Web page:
Circumstances led to our family housing not five but six little girls last week, and it was a joy to have my little niece as a part of our family for those few days.
While “princess camp” may have been a little pink and fluffy for my husband, it was a great chance to build a stronger relationship with a sweet little girl. Our youngest was still the youngest by about 6 months, but what a difference 6 months can make.
For example: baths. Our little Lucy loves to take baths, but she is truly terrible at it. Her cousin, on the other hand, was pretty much the superhero of the bathing world. Lucy can play and splash with the best of them, but she has yet to figure out that she can trust her mother not to drown her when it comes time to rinse shampoo out of her hair.
My 6 year old, Leah, was “helping” me give the two little ones a bath, and she also noticed how her cousin would “look up” as directed, and no soap went in her eyes or her face, while her little sister was not so cooperative. Our poor little 2-year-old was pretty miserable with the soap running down into her eyes and mouth.
The solution…just trust
Leah saw the solution immediately. “Mommy, if Lucy would just obey what you’re telling her , she wouldn’t get soap in her eyes.”
Isn’t that the truth, I thought. “Well,” I said. “Why do you suppose she doesn’t obey?”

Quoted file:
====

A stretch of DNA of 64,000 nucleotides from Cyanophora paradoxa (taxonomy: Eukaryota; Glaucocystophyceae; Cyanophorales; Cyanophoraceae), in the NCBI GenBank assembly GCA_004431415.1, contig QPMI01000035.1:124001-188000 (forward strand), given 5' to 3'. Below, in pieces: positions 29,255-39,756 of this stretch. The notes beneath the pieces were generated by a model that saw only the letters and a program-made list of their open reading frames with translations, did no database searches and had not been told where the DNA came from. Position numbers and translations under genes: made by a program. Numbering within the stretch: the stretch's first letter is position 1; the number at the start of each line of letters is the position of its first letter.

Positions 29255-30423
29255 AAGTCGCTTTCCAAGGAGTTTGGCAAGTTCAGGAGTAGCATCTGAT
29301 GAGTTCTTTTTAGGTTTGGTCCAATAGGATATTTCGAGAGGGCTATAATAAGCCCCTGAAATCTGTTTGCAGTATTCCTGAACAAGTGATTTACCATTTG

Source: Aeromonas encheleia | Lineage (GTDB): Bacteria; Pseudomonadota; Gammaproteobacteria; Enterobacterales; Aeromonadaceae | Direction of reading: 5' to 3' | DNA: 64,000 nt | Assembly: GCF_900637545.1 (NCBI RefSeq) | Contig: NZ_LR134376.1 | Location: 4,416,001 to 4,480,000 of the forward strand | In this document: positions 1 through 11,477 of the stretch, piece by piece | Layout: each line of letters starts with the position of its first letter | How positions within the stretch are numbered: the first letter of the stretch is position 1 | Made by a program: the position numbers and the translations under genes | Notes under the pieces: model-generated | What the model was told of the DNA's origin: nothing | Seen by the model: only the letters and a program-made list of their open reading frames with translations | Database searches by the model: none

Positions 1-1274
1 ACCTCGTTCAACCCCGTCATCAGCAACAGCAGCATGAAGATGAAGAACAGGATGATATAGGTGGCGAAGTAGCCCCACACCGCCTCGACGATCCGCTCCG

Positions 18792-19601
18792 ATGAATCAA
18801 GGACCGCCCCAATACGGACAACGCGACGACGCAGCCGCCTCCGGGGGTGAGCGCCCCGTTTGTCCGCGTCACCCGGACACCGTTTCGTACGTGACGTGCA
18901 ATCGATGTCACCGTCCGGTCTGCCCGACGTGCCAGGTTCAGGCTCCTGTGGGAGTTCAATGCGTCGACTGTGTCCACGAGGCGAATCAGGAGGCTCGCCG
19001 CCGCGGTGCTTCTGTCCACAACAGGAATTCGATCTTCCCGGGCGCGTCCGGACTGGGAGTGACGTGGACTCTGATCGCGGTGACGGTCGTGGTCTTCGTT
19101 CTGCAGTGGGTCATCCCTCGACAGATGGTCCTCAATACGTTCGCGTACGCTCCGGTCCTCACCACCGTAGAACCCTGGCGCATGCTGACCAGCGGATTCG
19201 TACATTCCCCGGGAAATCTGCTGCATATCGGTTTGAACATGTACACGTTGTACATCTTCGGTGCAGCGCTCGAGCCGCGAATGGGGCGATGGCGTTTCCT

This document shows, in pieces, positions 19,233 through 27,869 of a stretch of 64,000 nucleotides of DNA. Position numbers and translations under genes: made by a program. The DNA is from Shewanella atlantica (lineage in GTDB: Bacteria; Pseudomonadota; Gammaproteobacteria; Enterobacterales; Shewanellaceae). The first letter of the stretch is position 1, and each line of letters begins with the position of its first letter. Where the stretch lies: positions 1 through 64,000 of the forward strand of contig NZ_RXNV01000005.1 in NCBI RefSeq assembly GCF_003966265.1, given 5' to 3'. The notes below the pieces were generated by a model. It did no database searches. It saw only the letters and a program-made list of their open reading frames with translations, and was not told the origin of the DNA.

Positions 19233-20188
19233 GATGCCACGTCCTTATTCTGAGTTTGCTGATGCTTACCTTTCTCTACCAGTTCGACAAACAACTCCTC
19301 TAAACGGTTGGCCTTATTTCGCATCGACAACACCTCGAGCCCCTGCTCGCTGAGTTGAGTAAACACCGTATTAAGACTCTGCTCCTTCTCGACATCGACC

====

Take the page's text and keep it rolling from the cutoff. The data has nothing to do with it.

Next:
She thought for a second. “Because… because she’s afraid of getting soap in her eyes?”
“Probably. But what happens when she fights me? She gets soap in her eyes, right?” A nod.
“So here we have two little toddlers taking the same bath. Both are getting their hair washed and rinsed, but one of them is miserable. Which one is sad? The one who trusts me, or the one who doesn’t?”
“The one who doesn’t trust! Lucy, you should trust Mommy!”
The value of suffering…it depends on our response
I didn’t finish the conversation with Leah, as I had to find a towel to help Lu with her stinging eyes, but the tale stuck with me. It reminded me in some small way of how we respond to circumstances in our lives.
As Catholics, we believe that suffering has value, but it’s value really depends on our response to it. Just like poor little Lucy in the bathtub, we can become convinced that the world is out to drown/get us, and focus our sight “down” or inside ourselves. We can fight it, get soap in our eyes, and really make it worse. Or, we can be like that trusting little child who follows the counter-intuitive call to look up and trust Him and submit ourselves to the cleansing work He wants to do in our lives.
(Mandie DeVries, Director of Religious Education, All Saints Parish)